When the Dark Rain Blew Away Our Home by Michael H. Brownstein



 Michael H. Brownstein’s work has appeared in American  Letters and Commentary, Skidrow Penthouse, Meridian Anthology of Contemporary Poetry, The Pacific Review, After Hours, poetrysuperhighway.com and others. He has nine poetry chapbooks including A Period of Trees (Snark Press, 2004) and The Possibility of Sky and Hell (White Knuckle Press, 2013). His book, A Slipknot Into Somewhere Else: A Poet’s Journey To The Borderlands Of Dementia, was recently published by Cholla Needles Press (2018).









When the Dark Rain Blew Away Our Home






–tornado, Jefferson City, MO around 11:40 PM, May 22, 2019–thankfully no one perished


the trail of debris and broken hope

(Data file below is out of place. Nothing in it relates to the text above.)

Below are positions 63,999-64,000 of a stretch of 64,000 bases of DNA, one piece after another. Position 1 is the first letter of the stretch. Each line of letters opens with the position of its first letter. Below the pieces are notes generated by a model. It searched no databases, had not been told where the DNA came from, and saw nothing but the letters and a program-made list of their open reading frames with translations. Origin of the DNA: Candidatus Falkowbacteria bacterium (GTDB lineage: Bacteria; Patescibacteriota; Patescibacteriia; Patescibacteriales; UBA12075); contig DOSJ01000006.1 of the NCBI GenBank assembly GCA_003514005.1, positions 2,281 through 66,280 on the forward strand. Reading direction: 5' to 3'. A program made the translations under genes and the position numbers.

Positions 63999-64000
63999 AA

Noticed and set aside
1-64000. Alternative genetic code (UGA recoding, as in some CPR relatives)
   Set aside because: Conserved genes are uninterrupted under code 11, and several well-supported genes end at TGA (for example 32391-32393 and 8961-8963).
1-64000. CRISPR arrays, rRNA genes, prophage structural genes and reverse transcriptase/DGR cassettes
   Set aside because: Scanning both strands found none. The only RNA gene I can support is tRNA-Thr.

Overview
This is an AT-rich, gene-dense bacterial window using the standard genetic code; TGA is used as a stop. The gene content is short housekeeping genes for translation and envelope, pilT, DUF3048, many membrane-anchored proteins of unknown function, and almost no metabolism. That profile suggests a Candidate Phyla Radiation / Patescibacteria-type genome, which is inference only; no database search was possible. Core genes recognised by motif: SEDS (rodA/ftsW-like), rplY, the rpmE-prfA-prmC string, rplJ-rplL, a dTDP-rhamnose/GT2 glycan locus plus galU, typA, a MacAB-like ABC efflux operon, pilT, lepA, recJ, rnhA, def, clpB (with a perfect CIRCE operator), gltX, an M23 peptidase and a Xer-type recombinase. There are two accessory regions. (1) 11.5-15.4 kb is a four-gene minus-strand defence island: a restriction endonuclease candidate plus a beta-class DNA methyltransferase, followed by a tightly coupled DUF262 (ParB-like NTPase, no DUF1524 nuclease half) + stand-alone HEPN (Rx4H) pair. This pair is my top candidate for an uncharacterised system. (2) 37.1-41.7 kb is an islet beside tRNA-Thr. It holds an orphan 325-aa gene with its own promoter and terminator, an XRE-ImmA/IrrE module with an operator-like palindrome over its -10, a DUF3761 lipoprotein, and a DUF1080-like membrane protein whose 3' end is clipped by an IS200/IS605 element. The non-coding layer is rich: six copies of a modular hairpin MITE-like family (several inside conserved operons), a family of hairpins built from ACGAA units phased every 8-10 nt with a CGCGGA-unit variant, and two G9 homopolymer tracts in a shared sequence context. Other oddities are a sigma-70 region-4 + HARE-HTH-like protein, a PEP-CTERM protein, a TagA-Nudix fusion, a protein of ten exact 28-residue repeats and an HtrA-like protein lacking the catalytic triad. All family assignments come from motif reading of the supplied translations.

rooftops blown into splinters and sand

a tree branch through a windshield

the torn photograph of their two week old baby:



What do you need that will make the tornado situation more bearable for you?



House 1: food and a television set



House 2: we’re good, but they need help across the street–more water would be nice



House 3: the fence fixed so our dog can run outside and hang with us



House 4: we’ve helped out our neighbor, but we’re exhausted–another pair of hands



House 5: we have not had hot food in almost a week, no gas, no electricity, just sandwiches–some mashed potatoes and gravy with a side of beans and chicken would be great



House 6: someone from my family to call me just to see if we’re OK—



and then the tornado breath came from her soul

her body stuttered her hands balled into tiny fists

her sobs as loud as wind as loud as storm

tears hitting the cracked foundation of all her hope



Michael H. Brownstein



The Day I Left Chicago by Michael H. Brownstein